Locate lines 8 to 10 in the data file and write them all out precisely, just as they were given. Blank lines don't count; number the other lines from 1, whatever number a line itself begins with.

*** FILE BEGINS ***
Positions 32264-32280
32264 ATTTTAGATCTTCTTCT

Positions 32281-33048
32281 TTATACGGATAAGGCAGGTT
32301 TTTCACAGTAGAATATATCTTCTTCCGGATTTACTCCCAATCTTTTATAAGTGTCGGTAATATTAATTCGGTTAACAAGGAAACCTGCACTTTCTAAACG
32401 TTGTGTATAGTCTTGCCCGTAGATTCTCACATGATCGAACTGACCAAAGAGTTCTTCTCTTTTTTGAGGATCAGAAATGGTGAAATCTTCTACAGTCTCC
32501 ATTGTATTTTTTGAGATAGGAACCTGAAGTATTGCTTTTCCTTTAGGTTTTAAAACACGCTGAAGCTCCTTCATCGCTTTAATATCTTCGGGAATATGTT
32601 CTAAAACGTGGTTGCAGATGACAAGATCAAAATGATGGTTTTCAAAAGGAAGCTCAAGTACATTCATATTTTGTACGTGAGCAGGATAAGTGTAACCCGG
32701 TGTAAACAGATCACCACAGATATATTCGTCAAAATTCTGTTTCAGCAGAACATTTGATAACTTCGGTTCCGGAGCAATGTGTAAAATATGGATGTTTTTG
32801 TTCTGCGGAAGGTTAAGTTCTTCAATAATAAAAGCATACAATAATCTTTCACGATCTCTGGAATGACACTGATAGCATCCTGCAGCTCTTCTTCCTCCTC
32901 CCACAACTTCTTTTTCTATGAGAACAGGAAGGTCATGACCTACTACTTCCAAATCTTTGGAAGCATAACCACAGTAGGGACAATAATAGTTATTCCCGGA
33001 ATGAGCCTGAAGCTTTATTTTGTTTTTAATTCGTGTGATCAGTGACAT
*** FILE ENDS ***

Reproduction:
32601 CTAAAACGTGGTTGCAGATGACAAGATCAAAATGATGGTTTTCAAAAGGAAGCTCAAGTACATTCATATTTTGTACGTGAGCAGGATAAGTGTAACCCGG
32701 TGTAAACAGATCACCACAGATATATTCGTCAAAATTCTGTTTCAGCAGAACATTTGATAACTTCGGTTCCGGAGCAATGTGTAAAATATGGATGTTTTTG
32801 TTCTGCGGAAGGTTAAGTTCTTCAATAATAAAAGCATACAATAATCTTTCACGATCTCTGGAATGACACTGATAGCATCCTGCAGCTCTTCTTCCTCCTC